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Comment: Re:Evidence of a market failure (Score 1) 212

Those pesky disgruntled employees and contractors tend to be on a slightly shorter leash(or less abused, if HQ decides that it's easier to make them less disgruntled than it is to watch them all the time) if their activity relates to something the company cares about.

Obviously, comcast isn't directly in favor of random insulting name changes(no real payoff for them, which puts them even below "billing errors"); but their customer service is as glorious as it is because any aspect of customer interaction that isn't billing or upselling is treated like a cost center and abused accordingly.

Comment: Re:Missing the forest for the trees (Score 1) 93

by fuzzyfuzzyfungus (#48943475) Attached to: Cutting Through Data Science Hype

IBM, like SAP, Oracle and the rest, are dinosaurs unable to adapt their businesses to changing markets. Why would they be able to do the same for your company?

Well, I'd say that fossil fuels, which are mostly composed of dinosaurs who were unable to adapt(along with plants who were unable to adapt, and various other organisms who were unable to adapt) revolutionized the hell out of our entire civilization...

Maybe if IBM were buried and subjected to a few million years of heat and pressure they too would become a highly coveted resource?

Comment: Re:Manual config (Score 1) 63

by fuzzyfuzzyfungus (#48939093) Attached to: D-Link Routers Vulnerable To DNS Hijacking
I'd be inclined to say 'amazing' for the price. I understand the use case for rPi, beaglebone black, cubieboard, etc. when you need video and actually good GPIO(even more so if you need proper PWM, i2c/SPI, etc. BBblack, especially, has some pretty powerful specialty I/O options); but routers are so aggressively priced that they are often a pretty good deal for adding network capabilities to assorted projects on the fast and cheap.

I'm always up for other suggestions, of course; but I'm currently a big fan of the little 'travel/portable' routers that the RT5350 seems to have spawned a bunch of. Ethernet, USB, 802.11B/G/N, typically a serial port(I got lucky with the ones I purchased, the pads were even labelled and everything), and a few GPIOs, all for $15 or less. Kind of weak (usually 32MB RAM and ~400MHz MIPS core); but feel the price.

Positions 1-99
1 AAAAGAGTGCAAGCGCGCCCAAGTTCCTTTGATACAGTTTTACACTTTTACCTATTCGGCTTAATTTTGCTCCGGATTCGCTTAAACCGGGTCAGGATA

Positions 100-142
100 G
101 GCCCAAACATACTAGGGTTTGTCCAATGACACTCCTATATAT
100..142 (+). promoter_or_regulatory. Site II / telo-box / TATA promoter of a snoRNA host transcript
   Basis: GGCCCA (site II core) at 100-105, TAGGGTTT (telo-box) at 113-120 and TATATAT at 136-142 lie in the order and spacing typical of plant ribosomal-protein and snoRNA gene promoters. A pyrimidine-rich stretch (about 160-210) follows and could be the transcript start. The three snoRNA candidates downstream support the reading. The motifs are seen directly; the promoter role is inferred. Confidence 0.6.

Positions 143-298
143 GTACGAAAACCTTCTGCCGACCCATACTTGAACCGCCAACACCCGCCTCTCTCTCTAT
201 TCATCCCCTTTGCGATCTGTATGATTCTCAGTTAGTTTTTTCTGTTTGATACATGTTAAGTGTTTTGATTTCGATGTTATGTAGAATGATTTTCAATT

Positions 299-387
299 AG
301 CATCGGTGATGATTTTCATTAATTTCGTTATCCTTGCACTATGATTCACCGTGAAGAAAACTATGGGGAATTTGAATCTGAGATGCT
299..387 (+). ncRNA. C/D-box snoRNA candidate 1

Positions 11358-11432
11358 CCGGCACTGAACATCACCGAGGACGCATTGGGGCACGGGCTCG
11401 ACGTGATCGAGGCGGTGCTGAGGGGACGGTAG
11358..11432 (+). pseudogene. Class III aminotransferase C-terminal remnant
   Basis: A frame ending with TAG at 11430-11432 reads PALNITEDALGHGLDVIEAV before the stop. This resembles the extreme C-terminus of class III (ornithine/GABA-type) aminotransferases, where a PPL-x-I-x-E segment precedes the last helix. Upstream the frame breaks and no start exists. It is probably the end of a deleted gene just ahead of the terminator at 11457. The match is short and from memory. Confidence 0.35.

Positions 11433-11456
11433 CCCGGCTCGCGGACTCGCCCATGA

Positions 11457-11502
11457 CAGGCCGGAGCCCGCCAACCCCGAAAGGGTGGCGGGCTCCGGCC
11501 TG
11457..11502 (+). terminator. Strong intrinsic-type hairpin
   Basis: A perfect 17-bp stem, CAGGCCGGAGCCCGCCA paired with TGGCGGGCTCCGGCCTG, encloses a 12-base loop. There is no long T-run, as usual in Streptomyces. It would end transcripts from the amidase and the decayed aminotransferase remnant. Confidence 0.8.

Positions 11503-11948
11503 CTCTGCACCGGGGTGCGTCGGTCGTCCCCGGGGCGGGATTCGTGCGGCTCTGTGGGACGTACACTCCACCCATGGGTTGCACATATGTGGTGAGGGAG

Comment: Re:Since when is AMT controversial? (Score 4, Informative) 170

by fuzzyfuzzyfungus (#48936245) Attached to: FSF-Endorsed Libreboot X200 Laptop Comes With Intel's AMT Removed
A mixture of both. The AMT system includes a dedicated ARC cpu, which runs its own OS and functions independently of the host to a large degree; but also can see into, and sometimes make use of, some of the hardware visible to the host system(details depend on version). For communication, for instance, the AMT system has access to the wired NIC below the OS's view(wireless NICs are more complex, I think AMT can do a direct connection to a trusted AP if configured to do so; but can't do VPN without piggybacking on the host OS), and it also has enough hooks into the various peripherals that it can do remote KVM in hardware, by emulating HID devices and snooping the framebuffer, mount an .iso as though it were a connected SATA device, and access some storage and memory locations that are also accessible to the host OS or programs, in order to gather data on system health, software versions, etc.

I'm not exactly sure how the BIOS/UEFI flash and the flash that stores the AMT firmware are related to one another. On computers with AMT, a 'bios update' will often flash both; but I don't know if that's because they are just different areas of the same SPI flash chip, or whether it's just a convenience bundling of two nearly unrelated updaters.

Comment: Re:Manual config (Score 1) 63

by fuzzyfuzzyfungus (#48936033) Attached to: D-Link Routers Vulnerable To DNS Hijacking
They all tend to be fairly miserable(though thermal issues are often more a product of the desire to have more space for ugly branding and fewer vents, which can be fixed with a bit of applied violence); but I do have to give the hardware credit for often being rather amazing for the price. The firmware is shit more or less across the board; but it is astounding how much actual computer they can cram into a $20 router.

Comment: Re:Since when is AMT controversial? (Score 2) 170

by fuzzyfuzzyfungus (#48935903) Attached to: FSF-Endorsed Libreboot X200 Laptop Comes With Intel's AMT Removed
Any remote management tool would be a 'backdoor', except that it is put in place by the owner for their convenience and with their consent.